Jesús Franco started off making films that were taboo breaking for their time. Films like Vampyros Lesbos. For whatever reason people really love these movies, I don't get it. The few times I've watched his movies is because of the promise of zombies (many of you who notice a paucity of zombies in this review can take it up with the title). The reason this movie is more than just Christina Von Blanc skinnydipping is because of Soledad Miranda. Miranda was Franco's favorite actress to work with; his Diane Keaton, if you will. She was in many of his best remembered films like Vampyros Lesbos and The Devil Came From Akasava. One evening, Miranda and her husband were driving to meet Franco to discuss their next project when they were in a fatal car accident. Franco was crushed and went into a deep depression. A Virgin Among The Living Dead is what you might call closure. It's all his feelings for Miranda in one confusing, hard to follow fever dream. I guess he felt he had done her wrong - and truth be told, he had. I'd be a pretty angry ghost if my legacy was flashing my tits in a few cheap-ass vampire movies directed by a nutcase. Oh, did I mention that Jesús Franco has claimed to see Soledad Miranda in his dreams after she died and she would tell him things. Apparently he altered pretty big plans on her advice. Serves him right I suppose. When Franco met Lina Romay, she became his new muse, and their partnership has lasted for many, many years. In fact as late as 2005's The Snakewoman, they're still making movies.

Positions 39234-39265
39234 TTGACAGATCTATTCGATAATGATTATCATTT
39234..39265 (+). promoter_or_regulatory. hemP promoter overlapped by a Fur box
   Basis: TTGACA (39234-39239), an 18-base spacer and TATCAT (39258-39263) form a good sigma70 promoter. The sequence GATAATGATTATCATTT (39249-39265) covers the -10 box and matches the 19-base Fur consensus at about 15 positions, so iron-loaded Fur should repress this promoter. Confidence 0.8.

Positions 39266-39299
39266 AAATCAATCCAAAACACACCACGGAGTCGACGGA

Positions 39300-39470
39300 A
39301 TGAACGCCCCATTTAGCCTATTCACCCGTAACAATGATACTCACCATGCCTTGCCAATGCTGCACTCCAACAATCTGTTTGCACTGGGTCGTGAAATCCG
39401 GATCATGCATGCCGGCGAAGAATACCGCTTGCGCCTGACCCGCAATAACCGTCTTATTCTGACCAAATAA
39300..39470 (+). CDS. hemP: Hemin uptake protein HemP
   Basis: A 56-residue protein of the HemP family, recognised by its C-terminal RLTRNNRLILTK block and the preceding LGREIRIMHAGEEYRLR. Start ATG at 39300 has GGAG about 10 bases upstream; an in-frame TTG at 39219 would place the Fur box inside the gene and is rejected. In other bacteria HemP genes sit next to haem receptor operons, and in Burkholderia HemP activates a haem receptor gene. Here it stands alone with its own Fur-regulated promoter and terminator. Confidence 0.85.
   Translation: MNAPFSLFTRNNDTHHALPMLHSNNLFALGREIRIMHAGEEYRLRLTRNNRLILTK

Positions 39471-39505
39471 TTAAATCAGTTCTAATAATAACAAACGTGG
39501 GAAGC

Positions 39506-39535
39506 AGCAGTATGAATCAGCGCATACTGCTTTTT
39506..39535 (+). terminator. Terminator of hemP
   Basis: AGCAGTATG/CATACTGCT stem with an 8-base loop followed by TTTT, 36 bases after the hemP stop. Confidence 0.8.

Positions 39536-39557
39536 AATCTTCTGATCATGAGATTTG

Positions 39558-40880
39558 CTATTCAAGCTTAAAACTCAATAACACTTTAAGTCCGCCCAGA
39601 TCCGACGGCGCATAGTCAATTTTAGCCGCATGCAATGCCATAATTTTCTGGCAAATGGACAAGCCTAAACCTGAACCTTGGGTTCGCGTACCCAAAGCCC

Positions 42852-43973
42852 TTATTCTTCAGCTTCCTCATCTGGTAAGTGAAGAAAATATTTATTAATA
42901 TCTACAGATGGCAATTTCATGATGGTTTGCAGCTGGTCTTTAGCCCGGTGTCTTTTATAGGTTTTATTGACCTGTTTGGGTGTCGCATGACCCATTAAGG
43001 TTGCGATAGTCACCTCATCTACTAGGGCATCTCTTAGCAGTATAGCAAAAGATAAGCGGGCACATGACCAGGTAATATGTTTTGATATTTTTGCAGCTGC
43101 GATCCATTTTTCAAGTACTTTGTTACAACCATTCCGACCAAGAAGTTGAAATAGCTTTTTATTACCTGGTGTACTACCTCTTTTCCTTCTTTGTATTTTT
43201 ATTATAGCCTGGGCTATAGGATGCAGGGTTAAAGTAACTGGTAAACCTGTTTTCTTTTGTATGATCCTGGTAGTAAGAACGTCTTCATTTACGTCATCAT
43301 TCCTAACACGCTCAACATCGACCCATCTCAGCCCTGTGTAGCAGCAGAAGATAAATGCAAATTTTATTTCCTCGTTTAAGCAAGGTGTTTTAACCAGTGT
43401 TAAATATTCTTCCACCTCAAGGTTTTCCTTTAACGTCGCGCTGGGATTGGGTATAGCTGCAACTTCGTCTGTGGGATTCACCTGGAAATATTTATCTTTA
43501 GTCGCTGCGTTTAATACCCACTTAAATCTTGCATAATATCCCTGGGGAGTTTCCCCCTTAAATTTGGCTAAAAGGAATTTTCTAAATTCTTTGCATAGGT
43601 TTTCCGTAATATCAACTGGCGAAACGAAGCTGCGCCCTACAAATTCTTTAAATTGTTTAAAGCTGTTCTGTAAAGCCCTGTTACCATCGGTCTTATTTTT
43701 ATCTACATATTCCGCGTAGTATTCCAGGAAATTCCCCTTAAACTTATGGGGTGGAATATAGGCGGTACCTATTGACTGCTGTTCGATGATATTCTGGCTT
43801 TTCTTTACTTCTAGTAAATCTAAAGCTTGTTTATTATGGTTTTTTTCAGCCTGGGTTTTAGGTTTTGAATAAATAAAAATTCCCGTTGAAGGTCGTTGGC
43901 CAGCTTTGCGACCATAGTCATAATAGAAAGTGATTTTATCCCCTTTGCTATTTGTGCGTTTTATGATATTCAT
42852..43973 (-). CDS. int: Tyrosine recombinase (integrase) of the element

So does all this bizarre history make the film worth watching? Not on your life! I watched this with a friend who at about the halfway mark shouted "This is just porn!" Ordinarily I'd have chimed in with some obscure piece of sorta-redeeming information, but in this case, I couldn't argue. I didn't even want to argue; I fast-forwarded out of guilt. While knowing why Franco made this movie the way he did is empowering in a sense, it doesn't make A Virgin Among The Living Dead even a half-way decent sleaze film. In fact I'd count it as one of the most agonizingly aimless movies I've yet seen. I can think of no redeeming feature to recommend it, I can think of no element worth complimenting, I can think of no better film to forget (except maybe other Franco films).